Yesterday I posted an article that was written a decade ago about the Bayshore Mall, the mall in Eureka–where I lived for a brief time when I was a kid, and visited frequently as I was growing up. The article, “Death Stalks Bayshore Mall,” portrayed how what had once been the crossroads of Eureka’s social and commercial scene had become the most visible symptom of Eureka’s dying economy, and cast in a pretty harsh light the struggling people who were hit hardest.

I shared the blog post with some friends I’d known from Eureka. One who still lives there, Anna, decided to take her kids on a field trip to the mall and sent me some photos. What she found was, as you’ll see, a mall that isn’t ailing, so much as in hospice at this point. For those of us who once knew the mall intimately, but haven’t been back to Eureka in a while, the changes are… stark.

Below, I’ll share what she described as “Anna’s editorial you didn’t ask for,” as well as her photos. For perspective, the photos below were taken at around noon on Saturday, September 10th. (You can click on the photos to see them full size.)

Eureka is what you make of it, as is every city. I never thought I’d be raising my kids in Eureka, yet here I am. The mall isn’t really on our radar anymore, it’s not a place to hang out and just shop. In fact, there isn’t a place for that at all here. My kids’ childhood memories will be drastically different than mine. We have our group of friends and just rotate houses to hang at every weekend, instead of going to the mall.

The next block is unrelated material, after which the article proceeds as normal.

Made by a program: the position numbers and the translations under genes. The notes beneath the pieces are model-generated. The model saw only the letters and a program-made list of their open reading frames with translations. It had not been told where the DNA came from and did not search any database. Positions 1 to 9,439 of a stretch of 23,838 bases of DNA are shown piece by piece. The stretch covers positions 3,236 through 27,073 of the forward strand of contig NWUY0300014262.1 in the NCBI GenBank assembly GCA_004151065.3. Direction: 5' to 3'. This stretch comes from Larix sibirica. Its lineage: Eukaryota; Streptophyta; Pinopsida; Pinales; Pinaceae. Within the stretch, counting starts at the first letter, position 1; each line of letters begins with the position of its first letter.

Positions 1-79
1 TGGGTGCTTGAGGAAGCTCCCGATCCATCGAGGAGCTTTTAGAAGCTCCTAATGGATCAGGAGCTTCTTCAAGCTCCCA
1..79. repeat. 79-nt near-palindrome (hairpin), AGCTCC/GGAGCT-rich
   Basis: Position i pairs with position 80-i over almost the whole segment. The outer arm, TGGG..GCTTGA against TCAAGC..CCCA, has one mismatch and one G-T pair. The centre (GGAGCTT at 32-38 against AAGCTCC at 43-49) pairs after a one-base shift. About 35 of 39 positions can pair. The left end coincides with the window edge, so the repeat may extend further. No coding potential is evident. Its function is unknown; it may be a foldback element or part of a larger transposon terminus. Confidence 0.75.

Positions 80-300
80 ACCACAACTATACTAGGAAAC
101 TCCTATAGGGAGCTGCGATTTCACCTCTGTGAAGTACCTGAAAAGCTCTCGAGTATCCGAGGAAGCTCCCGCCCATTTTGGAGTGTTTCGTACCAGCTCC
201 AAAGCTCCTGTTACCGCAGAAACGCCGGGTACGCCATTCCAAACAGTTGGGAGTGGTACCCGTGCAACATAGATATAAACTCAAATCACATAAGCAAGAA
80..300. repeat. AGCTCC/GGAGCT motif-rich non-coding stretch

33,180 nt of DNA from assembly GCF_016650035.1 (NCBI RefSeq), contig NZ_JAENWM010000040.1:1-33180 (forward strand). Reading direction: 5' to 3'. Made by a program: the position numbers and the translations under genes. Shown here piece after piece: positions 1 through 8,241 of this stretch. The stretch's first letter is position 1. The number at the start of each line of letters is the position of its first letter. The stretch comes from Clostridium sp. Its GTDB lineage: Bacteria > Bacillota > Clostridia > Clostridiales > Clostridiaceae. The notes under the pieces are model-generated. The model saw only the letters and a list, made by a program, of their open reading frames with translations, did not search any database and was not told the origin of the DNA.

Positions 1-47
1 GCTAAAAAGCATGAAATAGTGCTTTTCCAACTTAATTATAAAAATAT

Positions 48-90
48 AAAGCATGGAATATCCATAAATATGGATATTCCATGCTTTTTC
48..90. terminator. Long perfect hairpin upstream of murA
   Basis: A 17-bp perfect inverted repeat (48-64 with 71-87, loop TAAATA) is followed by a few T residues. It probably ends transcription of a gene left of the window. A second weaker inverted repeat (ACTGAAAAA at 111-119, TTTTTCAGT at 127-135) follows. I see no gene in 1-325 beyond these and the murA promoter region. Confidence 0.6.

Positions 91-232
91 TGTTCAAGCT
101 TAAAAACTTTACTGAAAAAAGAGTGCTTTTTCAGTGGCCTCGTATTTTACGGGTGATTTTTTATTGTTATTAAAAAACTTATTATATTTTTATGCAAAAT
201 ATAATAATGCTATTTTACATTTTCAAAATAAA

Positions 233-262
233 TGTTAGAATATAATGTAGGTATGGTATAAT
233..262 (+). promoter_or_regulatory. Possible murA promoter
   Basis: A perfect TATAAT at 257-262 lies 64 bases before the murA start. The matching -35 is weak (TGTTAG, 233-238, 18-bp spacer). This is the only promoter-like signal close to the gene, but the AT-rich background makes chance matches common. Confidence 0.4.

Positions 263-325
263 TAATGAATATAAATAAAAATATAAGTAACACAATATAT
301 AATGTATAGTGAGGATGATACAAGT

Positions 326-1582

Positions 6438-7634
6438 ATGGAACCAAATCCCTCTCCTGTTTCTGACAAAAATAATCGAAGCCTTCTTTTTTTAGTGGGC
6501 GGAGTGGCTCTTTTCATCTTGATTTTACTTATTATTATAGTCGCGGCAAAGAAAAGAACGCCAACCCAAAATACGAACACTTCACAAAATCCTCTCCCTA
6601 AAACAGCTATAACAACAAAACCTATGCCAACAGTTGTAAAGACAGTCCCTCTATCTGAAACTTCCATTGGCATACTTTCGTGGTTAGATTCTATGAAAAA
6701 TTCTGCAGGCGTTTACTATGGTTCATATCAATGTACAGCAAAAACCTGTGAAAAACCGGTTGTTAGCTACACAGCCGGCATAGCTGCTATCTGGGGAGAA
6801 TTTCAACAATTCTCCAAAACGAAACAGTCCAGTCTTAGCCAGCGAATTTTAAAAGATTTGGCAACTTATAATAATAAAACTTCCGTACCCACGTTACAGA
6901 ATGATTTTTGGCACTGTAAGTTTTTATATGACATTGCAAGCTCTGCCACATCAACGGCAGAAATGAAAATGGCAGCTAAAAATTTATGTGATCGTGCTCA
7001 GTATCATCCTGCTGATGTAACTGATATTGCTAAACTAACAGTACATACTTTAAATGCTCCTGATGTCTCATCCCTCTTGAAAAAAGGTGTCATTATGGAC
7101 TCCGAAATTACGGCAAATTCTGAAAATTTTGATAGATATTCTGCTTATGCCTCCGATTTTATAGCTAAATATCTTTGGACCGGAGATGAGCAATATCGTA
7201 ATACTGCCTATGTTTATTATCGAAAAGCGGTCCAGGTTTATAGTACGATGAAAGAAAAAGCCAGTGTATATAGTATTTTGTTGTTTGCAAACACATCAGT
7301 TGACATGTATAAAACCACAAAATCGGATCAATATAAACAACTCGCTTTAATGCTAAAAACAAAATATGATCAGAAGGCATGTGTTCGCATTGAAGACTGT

We went to the Concord mall a few weeks ago and it was packed, and there were so many shops it was amazing for back to school clothes. It’s just a different lifestyle.

Bayshore Mall Map - September 2022

A map of the mall as it is as of September 2022. The food court, which serves as the main entrance of the mall, is located between Ulta and Boot Barn.


What was once the food court is now… a court. There are now only 4 dining options to choose from: unbranded Chinese, Japanese, Mexican, and fruit options. For perspective, Burger King used to be at the far left. I can remember when this space seemed to be stuffed with  tables. But when there are only 4 places to buy food, I guess there’s not much eating to be done.


One of the 4 remaining food options. Sbarro used to be located here.



What you see when you walk from the food court into the center of the mall, where the two wings split off. It feels a bit like John Candy should be standing here, saying, “Sorry, folks, park’s closed. The moose out front should have told you.”

Below is the righthand side of the mall, now anchored by Walmart. One side of the wing has stores, but the other side is largely unoccupied.

Yes, there is now a DMV office in the mall. It’s generally not regarded as a good sign when a mall has a DMV office.


And, finally, the lefthand side of the mall, which houses a military recruitment office, a Planet Fitness, and… not much else. Anna mentioned that this part of the mall is dark, quiet, and echoey.

Looking at the photos, what comes to mind is Monty Python’s dead parrot sketch: “E’s off the twig! ‘E’s kicked the bucket, ‘e’s shuffled off ‘is mortal coil, run down the curtain and joined the bleedin’ choir invisible!! THIS IS AN EX-MALL!!”